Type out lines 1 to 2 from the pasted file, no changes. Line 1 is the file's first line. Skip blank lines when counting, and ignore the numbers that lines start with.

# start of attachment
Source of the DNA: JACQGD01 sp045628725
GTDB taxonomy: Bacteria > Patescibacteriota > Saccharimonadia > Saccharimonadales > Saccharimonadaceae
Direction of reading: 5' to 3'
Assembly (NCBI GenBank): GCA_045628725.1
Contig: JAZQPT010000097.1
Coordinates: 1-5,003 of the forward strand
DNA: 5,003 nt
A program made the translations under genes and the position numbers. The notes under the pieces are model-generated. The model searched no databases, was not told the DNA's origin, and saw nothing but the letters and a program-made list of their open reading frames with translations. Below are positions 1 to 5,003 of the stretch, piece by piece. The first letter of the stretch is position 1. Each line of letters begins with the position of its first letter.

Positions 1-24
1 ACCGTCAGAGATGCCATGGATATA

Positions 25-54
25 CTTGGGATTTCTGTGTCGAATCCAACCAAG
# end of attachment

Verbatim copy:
Source of the DNA: JACQGD01 sp045628725
GTDB taxonomy: Bacteria > Patescibacteriota > Saccharimonadia > Saccharimonadales > Saccharimonadaceae